A Los Angeles eatery has been called out for its controversial ‘water contribution’ and health insurance fee.
Silver Lake restaurant Alimento adds a 4% service fee on top of tax and tip to help cover the cost of health insurance for their staff.
An angry reader asked why they, the consumer, had to bring up health insurance with the employees. That needs to be handled discreetly and by the boss.
A receipt shared on Twitter indicated that customers might request that the service fee not be added to their bills by informing wait staff.
Another social media commenter noted that this could cause customers to dislike their waitress, which in turn decreases the tip.
Alimento’s executive chef and proprietor, Zach Pollack, has been recognized for his work in the industry with many awards and honors, including a spot on Forbes’ 30 Under 30 list.
The Silver Lake Reservoir Conservancy (SLRC) benefits from the restaurant’s “water works program,” in which a part of the $1.50 payment for still or sparkling water is donated.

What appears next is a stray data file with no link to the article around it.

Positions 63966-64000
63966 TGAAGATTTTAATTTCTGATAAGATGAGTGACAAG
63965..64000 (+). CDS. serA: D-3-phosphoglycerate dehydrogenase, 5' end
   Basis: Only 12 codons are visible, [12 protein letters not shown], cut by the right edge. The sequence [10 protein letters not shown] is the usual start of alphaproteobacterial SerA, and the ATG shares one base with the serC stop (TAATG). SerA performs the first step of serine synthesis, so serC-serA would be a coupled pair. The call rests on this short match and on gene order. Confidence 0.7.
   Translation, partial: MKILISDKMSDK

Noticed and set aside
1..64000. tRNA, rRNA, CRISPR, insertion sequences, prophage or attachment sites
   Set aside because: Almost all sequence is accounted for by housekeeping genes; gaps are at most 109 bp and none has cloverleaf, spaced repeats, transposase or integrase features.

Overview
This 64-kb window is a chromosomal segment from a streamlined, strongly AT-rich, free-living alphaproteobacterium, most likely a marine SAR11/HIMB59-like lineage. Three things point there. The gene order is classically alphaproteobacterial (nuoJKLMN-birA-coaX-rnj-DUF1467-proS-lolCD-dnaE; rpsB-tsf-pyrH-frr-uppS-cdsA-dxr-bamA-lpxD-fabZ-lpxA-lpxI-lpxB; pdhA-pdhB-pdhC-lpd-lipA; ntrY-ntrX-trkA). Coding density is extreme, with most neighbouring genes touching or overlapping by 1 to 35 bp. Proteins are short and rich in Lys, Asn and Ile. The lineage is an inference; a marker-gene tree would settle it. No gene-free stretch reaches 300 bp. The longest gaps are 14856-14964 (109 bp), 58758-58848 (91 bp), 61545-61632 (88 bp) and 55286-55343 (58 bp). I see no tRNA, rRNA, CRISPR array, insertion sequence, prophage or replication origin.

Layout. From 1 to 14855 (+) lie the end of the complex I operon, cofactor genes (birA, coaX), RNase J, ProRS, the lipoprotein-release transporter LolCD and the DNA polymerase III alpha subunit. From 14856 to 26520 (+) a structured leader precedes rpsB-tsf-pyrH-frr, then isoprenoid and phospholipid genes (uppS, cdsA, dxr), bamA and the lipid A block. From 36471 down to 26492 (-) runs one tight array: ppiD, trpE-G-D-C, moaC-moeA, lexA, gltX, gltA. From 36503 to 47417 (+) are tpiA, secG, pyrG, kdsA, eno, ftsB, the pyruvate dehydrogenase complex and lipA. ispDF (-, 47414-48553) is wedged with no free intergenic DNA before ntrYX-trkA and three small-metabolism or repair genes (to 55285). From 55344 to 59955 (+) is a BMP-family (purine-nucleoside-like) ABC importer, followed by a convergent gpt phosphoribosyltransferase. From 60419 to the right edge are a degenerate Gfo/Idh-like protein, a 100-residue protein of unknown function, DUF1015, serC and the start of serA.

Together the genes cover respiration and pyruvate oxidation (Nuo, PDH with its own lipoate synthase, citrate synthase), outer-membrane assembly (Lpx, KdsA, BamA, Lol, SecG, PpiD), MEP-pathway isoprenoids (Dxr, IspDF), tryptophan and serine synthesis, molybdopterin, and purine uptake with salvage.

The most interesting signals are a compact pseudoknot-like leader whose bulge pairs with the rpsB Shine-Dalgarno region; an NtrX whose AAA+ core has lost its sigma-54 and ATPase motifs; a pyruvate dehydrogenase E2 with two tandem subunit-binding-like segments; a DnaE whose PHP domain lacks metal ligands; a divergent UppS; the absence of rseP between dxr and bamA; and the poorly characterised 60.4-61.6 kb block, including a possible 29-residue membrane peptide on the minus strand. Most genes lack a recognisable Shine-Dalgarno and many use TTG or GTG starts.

And in 2014, the restaurant introduced a section for ‘kitchen gratuity’ so that customers could also leave a tip for the chefs.
This comes at a time when the American habit of tipping seems to have gotten out of hand, to the point that customers feel obligated to leave gratuities even in cases when they were provided with subpar service.
A tipping system is now being discussed by employees at Apple’s first unionized store in the United States.
The Maryland store’s unionized staff is considering asking customers if they want to leave a tip of 3–5 percent of the total or a different amount.
The most recent MacBook Air costs $1,199, so a 5 percent tip would be $59.95.
Customers have been harassed by requests for gratuities at self-service checkouts when they have had no human interaction.
Apple’s current regulations specify that any employee who accepts a gratuity from a client will be fired on the spot.